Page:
What types of unique building pressurization have you designed in labs/research facilities? Describe the project.

Jared Machala: In high-containment laboratories the building pressurization is measured against the ambient pressure to ensure that the building pressure can react to changing ambient pressures. This is accomplished by routing a pressure reference loop that samples exterior ambient conditions, which are then measured against the individual room pressures to determine the differential pressure from the room to ambient conditions. Supply and exhaust air valves are then used to make minute adjustments to room air volumes to maintain the desired differential pressure setpoints.

Adam Fry: Pressurization is an important factor in containing contaminants between clean and less-clean areas within laboratories. In a recent project, Mueller created cascading pressurization zones between levels of cleanliness, actively monitored by differential pressure transducers between the spaces, which in turn adjust the supply air to each zone, ensuring any contaminants we do have in these areas exfiltrate from clean to less-clean spaces. This concept is routinely applied in cleanrooms to push highly filtered air from clean rooms, to ante-rooms and finally to nonclean areas. This can be exactly the opposite of the pressurization strategy you employ in labs where you want negative pressurization to help keep lab contaminants from spreading out into general areas of the building.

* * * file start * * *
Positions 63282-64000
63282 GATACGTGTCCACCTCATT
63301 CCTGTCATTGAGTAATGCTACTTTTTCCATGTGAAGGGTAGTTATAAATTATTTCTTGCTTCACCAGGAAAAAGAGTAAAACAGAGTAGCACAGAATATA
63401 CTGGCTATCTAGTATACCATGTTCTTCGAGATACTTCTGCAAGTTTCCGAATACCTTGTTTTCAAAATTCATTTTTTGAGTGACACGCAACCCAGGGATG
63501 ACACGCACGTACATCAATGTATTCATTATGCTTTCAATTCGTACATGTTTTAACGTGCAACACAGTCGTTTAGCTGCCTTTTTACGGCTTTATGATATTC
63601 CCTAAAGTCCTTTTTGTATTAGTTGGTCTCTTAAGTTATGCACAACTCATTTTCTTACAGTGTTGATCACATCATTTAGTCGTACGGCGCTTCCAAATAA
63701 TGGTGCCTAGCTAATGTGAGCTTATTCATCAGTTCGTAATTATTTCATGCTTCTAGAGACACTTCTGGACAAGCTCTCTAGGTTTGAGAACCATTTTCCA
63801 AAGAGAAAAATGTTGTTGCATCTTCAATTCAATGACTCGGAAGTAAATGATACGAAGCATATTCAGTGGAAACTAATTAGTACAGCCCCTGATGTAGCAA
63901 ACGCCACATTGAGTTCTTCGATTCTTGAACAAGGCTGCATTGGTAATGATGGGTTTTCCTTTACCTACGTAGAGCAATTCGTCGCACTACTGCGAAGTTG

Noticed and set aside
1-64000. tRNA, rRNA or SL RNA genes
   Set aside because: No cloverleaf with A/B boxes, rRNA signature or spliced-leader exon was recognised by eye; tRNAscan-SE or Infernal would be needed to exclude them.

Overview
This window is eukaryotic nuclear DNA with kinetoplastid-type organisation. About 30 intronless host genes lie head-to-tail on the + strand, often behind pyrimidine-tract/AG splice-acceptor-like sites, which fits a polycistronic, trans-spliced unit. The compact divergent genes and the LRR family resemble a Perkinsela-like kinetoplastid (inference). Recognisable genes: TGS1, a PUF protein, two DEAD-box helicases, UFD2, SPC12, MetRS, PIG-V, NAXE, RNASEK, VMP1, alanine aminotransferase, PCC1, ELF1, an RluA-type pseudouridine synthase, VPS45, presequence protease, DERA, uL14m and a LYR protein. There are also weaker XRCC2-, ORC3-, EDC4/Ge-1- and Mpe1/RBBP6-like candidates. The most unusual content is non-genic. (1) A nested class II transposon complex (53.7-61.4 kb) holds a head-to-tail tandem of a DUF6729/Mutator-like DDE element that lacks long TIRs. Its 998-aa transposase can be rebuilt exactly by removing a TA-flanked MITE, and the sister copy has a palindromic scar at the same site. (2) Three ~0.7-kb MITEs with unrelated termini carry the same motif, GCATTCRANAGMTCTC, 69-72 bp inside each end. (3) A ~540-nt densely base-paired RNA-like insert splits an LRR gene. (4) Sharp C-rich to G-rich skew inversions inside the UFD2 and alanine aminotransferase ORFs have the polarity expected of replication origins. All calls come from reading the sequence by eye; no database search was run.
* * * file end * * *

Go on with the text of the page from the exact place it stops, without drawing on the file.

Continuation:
What unique heating or cooling systems have you specified into such projects? Describe a difficult climate in which you designed an HVAC system for a laboratory or research facility project.

Jared Machala: We recently designed two laboratory projects in Amarillo, Texas where the climate is both very hot during the summer and very cold during the winter. The primary HVAC equipment was placed outside on the roof so it had to be designed with enough capacity to provide cooling during the hot summer ambient conditions and redundant freeze protection systems to ensure that the system would reliably operate during the coldest winter temperatures. The primary freeze protection system is a glycol energy recovery coil and the secondary system is a coil pump on the separate preheat coil.

What unusual or infrequently specified products or systems did you use to meet challenging heating or cooling needs? This might include active chilled beams, variable refrigerant flow, etc.

Jared Machala: This system isn’t tied to heating or cooling, but we recently specified a carbon dioxide generator for a laboratory greenhouse design. The carbon dioxide is used to boost plant growth if desired by the researchers. Safeguards had to be put in place to measure the level of carbon dioxide being produced.